Dear Theresa and, of course, other readers
Thank you very much for your very generous donation. It is much appreciated. You will be pleased to hear Mumsie was returned to Camp Gemini yesterday. She was ready to leave the Orangutan Care Centre & Quarantine on Monday, but because of the fuel shortage we decided not to make a special journey to take her back but rather to wait until the weekly supply run. Normally we push to get orangutans out of the OCCQ as quickly as possible so this was an exception. However I am sure, in the big scheme of things, a few extra days at the OCCQ won’t have done her any harm.
Interesting question about snakes. It is something many people ask about. As would be expected there are lots here but they are very rarely seen. In the forest are reticulated pythons that can grow to enormous lengths (well I consider 5m/16′ enormous!
Same photo of the python but the lower photo has markers to show the snake (photo by Steven Frankham).
There are poisonous snakes: cobras, kraits, vipers and keelbacks. Then there are the non-poisonous snakes ranging from the thin racers, through bronzebacks, whip snakes (all fairly common) to water snakes.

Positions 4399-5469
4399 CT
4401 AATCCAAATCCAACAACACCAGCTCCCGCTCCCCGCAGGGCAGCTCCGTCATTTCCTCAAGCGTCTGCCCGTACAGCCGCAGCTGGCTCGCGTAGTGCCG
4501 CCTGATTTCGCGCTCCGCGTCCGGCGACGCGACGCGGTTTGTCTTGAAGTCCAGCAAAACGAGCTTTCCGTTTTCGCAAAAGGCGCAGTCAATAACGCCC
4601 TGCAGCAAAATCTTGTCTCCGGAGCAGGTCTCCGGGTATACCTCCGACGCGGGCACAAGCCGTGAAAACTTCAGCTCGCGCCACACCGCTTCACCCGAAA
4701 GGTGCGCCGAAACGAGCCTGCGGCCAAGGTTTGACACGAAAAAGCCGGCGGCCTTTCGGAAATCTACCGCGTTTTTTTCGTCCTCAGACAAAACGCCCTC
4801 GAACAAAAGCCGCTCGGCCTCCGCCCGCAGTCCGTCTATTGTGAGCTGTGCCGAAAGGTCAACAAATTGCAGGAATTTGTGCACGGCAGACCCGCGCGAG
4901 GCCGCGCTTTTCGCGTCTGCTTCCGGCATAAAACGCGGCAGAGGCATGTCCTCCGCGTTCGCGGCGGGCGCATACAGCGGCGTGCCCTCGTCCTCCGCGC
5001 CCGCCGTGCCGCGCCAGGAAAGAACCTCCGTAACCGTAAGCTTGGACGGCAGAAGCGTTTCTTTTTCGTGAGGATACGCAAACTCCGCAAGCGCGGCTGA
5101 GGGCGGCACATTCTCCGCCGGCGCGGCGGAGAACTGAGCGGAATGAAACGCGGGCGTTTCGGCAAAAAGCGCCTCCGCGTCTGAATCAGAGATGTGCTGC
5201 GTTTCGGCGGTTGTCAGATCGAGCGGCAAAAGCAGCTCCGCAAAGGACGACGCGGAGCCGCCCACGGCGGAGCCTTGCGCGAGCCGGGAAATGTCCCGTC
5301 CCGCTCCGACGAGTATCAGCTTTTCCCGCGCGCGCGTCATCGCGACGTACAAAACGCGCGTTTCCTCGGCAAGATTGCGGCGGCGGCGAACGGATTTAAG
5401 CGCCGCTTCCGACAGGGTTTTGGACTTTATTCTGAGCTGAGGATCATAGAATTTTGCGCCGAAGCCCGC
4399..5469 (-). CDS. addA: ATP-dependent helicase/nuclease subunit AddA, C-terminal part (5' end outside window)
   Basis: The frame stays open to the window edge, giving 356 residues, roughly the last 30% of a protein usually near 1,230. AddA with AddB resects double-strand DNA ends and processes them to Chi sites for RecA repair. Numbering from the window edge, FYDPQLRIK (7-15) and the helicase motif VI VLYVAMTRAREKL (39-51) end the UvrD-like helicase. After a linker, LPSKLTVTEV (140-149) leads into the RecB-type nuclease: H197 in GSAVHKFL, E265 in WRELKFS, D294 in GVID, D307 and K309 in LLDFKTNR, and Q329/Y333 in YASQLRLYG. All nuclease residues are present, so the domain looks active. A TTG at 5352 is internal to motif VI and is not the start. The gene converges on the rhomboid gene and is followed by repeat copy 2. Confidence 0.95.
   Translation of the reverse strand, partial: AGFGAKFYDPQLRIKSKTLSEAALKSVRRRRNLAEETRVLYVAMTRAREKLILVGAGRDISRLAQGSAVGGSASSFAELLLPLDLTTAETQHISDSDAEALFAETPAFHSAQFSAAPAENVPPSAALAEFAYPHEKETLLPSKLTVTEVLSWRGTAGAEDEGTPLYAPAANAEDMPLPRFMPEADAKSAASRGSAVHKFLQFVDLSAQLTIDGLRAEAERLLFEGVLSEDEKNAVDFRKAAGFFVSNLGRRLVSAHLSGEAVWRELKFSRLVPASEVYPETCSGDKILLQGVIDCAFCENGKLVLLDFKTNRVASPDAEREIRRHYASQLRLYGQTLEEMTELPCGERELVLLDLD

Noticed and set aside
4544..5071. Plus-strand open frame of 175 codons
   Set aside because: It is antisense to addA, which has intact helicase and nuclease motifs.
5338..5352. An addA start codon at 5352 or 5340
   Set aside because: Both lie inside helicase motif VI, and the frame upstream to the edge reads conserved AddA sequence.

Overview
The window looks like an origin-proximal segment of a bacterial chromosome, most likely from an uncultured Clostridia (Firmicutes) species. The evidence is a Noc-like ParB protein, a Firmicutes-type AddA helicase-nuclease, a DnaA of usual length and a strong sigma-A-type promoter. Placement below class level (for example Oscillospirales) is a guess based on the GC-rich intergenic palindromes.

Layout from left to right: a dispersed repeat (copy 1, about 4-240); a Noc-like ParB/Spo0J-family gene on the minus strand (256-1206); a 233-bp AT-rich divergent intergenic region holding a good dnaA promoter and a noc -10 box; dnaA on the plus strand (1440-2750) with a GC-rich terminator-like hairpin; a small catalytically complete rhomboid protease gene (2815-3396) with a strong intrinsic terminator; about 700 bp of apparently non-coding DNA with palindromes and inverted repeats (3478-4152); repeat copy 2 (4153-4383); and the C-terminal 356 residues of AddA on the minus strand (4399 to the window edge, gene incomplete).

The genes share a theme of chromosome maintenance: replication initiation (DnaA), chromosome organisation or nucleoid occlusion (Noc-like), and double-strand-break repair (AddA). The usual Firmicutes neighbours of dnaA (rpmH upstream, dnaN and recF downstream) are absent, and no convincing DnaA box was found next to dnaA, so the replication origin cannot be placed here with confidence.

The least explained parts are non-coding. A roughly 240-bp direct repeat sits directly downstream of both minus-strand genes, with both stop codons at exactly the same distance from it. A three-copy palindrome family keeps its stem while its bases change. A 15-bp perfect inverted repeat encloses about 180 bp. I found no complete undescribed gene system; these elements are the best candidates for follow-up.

The interesting thing is I have seen more snakes in town than I have in the forest; I came home once to find a (harmless) racer on my doorstep. They are drawn to town by frogs, toads, rats and mice. Racers are one thing, cobras another – and I have only seen them in two places: palm oil plantations and in town. They like these “unnatural” places because of the unnatural abundance of prey to be found there.
Cobra (photo by Peter Ellen)
Cobras are pretty specialised nocturnal hunters and, in town, move around the storm drains. I can not pretend they are commonly seen (once or twice a year maybe?) but we have had two staff members bitten by them in the time I have been here – both when they were walking at night. One was very serious – she required eight days in hospital. The other was less serious and it is believed the snake was surprised and struck before it had filled its venom sacks. Nevertheless he felt queasy and vomited for two days. Unfortunately, we can’t carry antivenin because it needs to be chilled. It is however available at the local hospital.
Again, thanks and best wishes,